• Purchase your trampoline – these are easy enough to buy online and I personally don’t think there’s a massive difference between the brands.  What is worth looking at is shape and weight limits.  You might think the trampoline will be used by the kids, but you’d be wrong – adults are at least as likely to want a bounce (and in my experience, more likely to injure themselves, but that’s another story).  So, get one that will take at least 20 stone.
  • Choose the shape and colour – mine’s round, because it suits my garden shape, but I’ve also used rectangular ones to fit into clients’ gardens with a more formal layout. Finally – don’t forget to order green padding at the side (khaki if they offer it) as it’s less jarring than bright blue
  • Mark out the size of the trampoline – I have an old screwdriver I place through the end of my tape measure – stick this in the ground, hold a can of spraymark, and run round in a circle, spraying (just watch your shoes). If it’s a rectangle, try to use a builders square to make sure you are accurate, or simply place your trampoline upside down in the ground and mark round it.
  • Get digging – OK, you can cheat and get in a man with a digger, but this is likely to cost around £300 so if you’re on a budget or need the exercise, do it yourself.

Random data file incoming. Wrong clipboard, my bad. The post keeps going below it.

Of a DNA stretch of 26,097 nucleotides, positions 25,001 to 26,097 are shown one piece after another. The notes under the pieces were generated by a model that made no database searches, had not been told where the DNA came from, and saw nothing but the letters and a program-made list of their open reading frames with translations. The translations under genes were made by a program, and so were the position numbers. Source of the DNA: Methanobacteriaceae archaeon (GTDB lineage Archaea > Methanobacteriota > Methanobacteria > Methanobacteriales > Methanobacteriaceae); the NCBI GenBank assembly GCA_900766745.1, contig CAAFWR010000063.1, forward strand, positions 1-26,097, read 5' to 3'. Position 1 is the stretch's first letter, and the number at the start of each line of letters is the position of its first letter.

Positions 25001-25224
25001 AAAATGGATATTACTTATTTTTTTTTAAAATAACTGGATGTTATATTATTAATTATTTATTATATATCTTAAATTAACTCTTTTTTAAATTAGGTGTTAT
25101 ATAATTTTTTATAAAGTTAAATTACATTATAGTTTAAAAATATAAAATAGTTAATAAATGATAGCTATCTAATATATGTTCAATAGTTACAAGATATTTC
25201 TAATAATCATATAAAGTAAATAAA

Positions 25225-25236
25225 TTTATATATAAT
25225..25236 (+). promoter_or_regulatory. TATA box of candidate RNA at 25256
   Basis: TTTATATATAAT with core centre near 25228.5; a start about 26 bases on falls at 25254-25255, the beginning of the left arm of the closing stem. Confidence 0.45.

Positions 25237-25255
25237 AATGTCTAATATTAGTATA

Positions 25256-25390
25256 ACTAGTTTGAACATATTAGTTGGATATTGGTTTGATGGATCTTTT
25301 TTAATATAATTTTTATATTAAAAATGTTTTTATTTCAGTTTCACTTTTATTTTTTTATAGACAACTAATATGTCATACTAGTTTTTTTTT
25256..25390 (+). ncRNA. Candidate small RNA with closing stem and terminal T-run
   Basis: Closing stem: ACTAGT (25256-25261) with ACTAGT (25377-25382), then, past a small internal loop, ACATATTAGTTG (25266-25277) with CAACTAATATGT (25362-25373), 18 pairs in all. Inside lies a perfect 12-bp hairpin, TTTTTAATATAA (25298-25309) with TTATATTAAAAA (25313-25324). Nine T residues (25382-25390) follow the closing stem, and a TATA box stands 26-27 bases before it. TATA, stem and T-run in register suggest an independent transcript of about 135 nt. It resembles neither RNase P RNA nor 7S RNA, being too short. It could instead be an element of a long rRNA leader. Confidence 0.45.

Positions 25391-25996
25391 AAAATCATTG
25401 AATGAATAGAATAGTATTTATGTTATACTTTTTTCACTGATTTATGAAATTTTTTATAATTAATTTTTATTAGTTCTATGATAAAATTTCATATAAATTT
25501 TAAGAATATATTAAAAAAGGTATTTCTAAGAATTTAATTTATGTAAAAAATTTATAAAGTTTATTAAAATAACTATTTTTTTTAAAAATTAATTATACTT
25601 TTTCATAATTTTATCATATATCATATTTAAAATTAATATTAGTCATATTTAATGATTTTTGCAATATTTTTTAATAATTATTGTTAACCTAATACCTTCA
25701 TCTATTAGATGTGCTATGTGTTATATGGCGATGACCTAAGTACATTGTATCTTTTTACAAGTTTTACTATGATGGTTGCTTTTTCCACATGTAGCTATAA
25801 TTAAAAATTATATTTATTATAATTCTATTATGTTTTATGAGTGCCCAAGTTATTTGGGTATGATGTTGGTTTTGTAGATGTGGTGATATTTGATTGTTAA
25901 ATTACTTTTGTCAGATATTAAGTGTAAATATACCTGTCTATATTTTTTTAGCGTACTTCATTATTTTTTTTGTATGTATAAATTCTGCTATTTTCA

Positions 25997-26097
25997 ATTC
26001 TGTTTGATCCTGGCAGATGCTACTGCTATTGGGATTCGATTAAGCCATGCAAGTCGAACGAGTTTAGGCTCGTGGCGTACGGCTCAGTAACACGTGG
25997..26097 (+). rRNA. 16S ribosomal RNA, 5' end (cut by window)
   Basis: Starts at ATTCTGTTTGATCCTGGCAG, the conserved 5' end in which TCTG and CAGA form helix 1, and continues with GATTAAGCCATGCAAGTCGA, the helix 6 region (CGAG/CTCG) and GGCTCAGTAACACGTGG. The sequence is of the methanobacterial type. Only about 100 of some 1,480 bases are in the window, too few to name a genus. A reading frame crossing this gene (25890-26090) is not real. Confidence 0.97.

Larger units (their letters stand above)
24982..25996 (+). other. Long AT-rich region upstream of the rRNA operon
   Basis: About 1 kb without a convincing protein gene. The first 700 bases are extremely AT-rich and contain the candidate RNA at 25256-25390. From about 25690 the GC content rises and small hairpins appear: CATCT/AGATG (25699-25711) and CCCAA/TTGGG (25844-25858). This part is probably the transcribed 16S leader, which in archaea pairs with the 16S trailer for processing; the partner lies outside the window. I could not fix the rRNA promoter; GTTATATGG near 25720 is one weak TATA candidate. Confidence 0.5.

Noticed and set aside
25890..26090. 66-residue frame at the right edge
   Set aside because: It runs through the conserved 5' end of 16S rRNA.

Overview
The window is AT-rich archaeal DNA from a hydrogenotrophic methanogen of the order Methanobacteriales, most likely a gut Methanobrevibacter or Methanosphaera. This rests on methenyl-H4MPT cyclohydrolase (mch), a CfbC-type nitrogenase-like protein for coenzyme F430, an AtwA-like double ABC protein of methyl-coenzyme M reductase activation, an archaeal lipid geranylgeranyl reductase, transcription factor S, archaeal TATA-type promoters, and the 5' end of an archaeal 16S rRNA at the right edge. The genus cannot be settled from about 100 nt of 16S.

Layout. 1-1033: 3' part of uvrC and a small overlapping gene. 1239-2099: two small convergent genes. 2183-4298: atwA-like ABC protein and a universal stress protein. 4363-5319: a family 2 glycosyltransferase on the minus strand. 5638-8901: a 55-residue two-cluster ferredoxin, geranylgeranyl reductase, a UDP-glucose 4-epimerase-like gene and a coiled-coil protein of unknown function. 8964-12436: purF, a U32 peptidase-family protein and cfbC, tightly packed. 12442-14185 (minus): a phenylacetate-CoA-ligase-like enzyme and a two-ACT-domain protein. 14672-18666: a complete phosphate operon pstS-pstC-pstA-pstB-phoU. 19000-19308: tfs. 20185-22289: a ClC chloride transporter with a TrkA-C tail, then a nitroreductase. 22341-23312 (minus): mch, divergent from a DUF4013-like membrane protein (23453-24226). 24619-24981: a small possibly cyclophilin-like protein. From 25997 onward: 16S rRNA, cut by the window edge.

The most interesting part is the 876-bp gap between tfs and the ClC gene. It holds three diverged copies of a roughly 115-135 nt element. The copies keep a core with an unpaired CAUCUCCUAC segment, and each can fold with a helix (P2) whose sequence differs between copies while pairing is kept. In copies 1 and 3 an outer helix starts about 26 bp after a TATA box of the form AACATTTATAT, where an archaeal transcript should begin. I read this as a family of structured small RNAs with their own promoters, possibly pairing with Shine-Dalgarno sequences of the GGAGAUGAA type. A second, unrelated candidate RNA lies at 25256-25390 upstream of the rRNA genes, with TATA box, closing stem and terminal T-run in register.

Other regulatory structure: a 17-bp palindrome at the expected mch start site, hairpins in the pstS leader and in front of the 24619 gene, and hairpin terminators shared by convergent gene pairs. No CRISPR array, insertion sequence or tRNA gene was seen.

• Topsoil good, subsoil bad – Remember, the first foot or so is likely to be topsoil and should be kept to one side.  Below this is subsoil – and if you can, I would suggest this is taken off site, or buried somewhere below topsoil.  You can see the difference quite easily as you dig down. If you’re digging it yourself, allow a weekend and consider getting in some help as it’s pretty hard work, especially when you get further down and the soil’s more compacted.
  • Drainage If you’ve got a high water table or bad drainage, I would suggest you make a mini sump in the central area by digging down an extra foot and filling with rubble or pea shingle.
  • What depth? – I’ve seen advice which says; leave the trampoline sitting 2 inches above the ground to allow air to escape.  Personally, I don’t do this.  I’ve not found the air flow an issue unless it’s been raining which covers the micro-holes in the trampoline surface and stops effective bouncing, but this is rare.  Also, if you sink it flush to the ground, it stops things falling under the trampoline, negates a trip hazard and makes it easier to mow around.
  • Use top soil to form a doughnut – I put a foot high, double sloped and flat-topped edge round the area which disguises the trampoline from a distance.  The children also love running down this onto the trampoline
  • Turf the area – this helps make a neat finish and you can fold it over at the edges if you need to fill in any holes

And that’s it, except to say, sunken trampolines might be safer, but not so safe that you shouldn’t supervise very carefully.  However, they do make it easier for all ages to enjoy – my son was happily bottom-bouncing on the trampoline before he could walk and even Eric the cat enjoys a stroll over the surface to put a spring in his step.